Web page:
Road to Zilliqa 2.0: Hybrid Consensus and Google Cloud

We spoke with Zilliqa CTO Richard Watts about Zilliqa Group’s migration to Google Cloud and the proposed changes to the network as work progresses on Zilliqa 2.0.

Road to Zilliqa 2.0: Hybrid Consensus and Google Cloud

Zilliqa Group recently announced a strategic alliance with Google Cloud which will see the group’s infrastructure migrate to the cloud provider to boost the resilience and efficiency of services such as the Zilliqa API endpoint.

As part of this agreement, Google Cloud will also run a Staked Seed Node (SSN) on the Zilliqa network, playing a crucial role in the provision of services on the network and storing a complete record of transactions on the network.

This major announcement comes shortly after the formation of Zilliqa Group - a new corporate structure that aims to facilitate growth and opportunities for ventures building Web3 applications on the Zilliqa blockchain.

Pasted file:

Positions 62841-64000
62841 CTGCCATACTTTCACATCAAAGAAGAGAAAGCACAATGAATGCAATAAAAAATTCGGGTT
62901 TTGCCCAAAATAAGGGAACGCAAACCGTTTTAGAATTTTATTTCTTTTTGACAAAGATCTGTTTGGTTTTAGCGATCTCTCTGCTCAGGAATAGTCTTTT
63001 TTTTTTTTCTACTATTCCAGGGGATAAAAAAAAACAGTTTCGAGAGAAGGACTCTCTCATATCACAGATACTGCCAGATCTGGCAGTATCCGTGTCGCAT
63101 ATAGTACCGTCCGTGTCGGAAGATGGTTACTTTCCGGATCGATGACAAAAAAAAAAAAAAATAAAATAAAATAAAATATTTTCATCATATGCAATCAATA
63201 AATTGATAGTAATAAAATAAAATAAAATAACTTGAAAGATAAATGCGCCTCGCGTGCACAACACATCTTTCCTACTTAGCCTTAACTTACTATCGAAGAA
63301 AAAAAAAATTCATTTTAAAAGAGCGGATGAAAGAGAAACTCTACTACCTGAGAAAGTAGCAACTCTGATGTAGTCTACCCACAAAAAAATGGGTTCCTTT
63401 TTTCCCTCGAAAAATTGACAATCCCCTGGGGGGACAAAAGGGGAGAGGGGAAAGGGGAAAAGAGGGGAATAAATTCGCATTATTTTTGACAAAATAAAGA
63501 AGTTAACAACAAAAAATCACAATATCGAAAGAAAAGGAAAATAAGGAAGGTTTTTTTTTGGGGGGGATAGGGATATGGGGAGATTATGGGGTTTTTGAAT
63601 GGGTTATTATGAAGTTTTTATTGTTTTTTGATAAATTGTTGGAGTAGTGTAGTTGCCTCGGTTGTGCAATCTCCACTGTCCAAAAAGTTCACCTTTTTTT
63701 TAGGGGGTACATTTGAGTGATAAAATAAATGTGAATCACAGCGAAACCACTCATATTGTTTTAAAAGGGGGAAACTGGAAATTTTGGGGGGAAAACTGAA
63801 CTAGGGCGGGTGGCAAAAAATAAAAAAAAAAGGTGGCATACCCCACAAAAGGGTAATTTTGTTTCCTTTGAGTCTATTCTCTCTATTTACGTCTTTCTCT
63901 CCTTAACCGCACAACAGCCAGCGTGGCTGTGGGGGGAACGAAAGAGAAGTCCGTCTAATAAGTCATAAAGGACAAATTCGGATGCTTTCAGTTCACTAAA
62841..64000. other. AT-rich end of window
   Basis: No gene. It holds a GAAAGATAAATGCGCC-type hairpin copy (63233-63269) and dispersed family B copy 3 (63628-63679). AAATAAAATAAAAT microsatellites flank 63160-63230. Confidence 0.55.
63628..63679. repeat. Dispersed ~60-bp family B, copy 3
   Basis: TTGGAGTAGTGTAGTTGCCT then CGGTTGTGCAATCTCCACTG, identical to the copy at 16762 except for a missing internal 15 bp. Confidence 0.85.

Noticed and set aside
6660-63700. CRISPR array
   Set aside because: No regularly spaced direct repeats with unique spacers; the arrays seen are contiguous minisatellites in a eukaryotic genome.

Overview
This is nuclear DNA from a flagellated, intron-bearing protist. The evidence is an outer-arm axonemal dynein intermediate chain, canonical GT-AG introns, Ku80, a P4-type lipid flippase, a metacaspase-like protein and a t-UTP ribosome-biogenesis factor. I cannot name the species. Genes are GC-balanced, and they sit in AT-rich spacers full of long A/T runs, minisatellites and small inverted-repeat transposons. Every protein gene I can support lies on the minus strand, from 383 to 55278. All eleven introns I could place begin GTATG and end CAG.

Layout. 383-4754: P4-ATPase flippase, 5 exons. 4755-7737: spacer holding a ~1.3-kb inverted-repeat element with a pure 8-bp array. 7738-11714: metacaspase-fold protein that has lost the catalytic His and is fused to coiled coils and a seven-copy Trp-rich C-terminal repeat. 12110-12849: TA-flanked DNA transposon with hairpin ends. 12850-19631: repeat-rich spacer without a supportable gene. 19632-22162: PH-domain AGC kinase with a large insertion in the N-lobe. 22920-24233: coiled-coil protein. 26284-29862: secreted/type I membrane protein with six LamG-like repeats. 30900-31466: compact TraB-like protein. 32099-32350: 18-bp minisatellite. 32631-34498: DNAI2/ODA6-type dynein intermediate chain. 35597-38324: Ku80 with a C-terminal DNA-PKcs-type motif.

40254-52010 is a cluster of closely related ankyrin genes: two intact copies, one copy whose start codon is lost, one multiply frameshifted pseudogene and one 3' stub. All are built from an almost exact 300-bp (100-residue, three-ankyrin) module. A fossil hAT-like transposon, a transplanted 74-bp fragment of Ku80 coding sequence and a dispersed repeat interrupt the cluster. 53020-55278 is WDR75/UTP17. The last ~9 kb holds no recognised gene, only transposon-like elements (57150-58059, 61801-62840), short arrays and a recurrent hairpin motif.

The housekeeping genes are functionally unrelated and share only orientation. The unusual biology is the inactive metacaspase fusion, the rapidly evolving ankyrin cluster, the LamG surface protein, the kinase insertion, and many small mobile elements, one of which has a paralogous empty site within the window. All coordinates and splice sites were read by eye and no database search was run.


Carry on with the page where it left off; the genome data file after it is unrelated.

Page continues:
By migrating to Google Cloud, Zilliqa Group can more effectively deliver services and solutions to businesses building on the network, while also improving the efficiency of network upgrades developed by the core infrastructure team.

The Zilliqa infrastructure team continues to work on upcoming features and network upgrades on the road to Zilliqa 2.0, an overhauled version of the network which will offer various improvements such as improved flexibility, transaction throughput, and cost efficiency.

To find out more about Zilliqa Group’s migration to Google Cloud and the proposed changes to the network as work progresses on Zilliqa 2.0, we spoke to Zilliqa CTO Richard Watts.